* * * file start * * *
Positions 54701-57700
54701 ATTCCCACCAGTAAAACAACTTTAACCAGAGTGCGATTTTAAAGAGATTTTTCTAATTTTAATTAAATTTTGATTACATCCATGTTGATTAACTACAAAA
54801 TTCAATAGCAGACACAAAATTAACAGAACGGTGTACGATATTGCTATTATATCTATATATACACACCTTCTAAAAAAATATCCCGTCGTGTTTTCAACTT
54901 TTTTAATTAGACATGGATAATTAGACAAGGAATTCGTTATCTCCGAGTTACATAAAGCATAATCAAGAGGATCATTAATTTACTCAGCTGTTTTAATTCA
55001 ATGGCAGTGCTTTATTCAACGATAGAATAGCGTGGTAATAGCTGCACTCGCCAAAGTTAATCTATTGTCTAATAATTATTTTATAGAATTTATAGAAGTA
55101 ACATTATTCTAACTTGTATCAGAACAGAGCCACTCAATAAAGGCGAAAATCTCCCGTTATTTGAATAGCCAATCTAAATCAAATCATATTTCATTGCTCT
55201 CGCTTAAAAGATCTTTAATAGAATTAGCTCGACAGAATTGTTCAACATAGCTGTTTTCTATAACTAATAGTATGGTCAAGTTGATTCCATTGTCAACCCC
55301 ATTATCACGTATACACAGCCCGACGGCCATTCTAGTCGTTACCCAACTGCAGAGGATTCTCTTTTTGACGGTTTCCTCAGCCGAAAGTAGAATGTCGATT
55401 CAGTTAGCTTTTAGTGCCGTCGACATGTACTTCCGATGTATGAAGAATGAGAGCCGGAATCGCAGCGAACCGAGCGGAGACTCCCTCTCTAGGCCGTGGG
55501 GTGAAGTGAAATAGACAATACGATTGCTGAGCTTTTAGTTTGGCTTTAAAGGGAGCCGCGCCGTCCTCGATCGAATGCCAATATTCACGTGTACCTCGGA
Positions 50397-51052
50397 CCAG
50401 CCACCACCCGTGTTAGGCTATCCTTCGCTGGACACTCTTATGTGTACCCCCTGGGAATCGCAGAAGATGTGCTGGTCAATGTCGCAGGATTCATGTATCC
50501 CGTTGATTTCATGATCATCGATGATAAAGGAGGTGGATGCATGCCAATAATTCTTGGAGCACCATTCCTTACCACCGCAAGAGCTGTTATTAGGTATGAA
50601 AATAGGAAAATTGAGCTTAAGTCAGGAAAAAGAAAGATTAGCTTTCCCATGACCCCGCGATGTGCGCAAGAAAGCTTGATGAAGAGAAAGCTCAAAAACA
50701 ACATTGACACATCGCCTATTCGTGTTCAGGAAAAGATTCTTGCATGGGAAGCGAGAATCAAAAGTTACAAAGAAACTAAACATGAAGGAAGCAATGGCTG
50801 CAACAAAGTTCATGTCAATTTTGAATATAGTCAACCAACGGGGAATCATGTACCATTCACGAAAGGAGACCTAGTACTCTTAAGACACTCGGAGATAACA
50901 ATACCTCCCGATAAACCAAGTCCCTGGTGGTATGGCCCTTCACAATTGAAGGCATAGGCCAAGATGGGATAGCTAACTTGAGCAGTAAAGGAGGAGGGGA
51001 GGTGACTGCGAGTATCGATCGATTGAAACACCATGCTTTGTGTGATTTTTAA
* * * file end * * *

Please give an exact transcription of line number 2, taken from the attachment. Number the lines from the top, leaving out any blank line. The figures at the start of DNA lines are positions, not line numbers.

54701 ATTCCCACCAGTAAAACAACTTTAACCAGAGTGCGATTTTAAAGAGATTTTTCTAATTTTAATTAAATTTTGATTACATCCATGTTGATTAACTACAAAA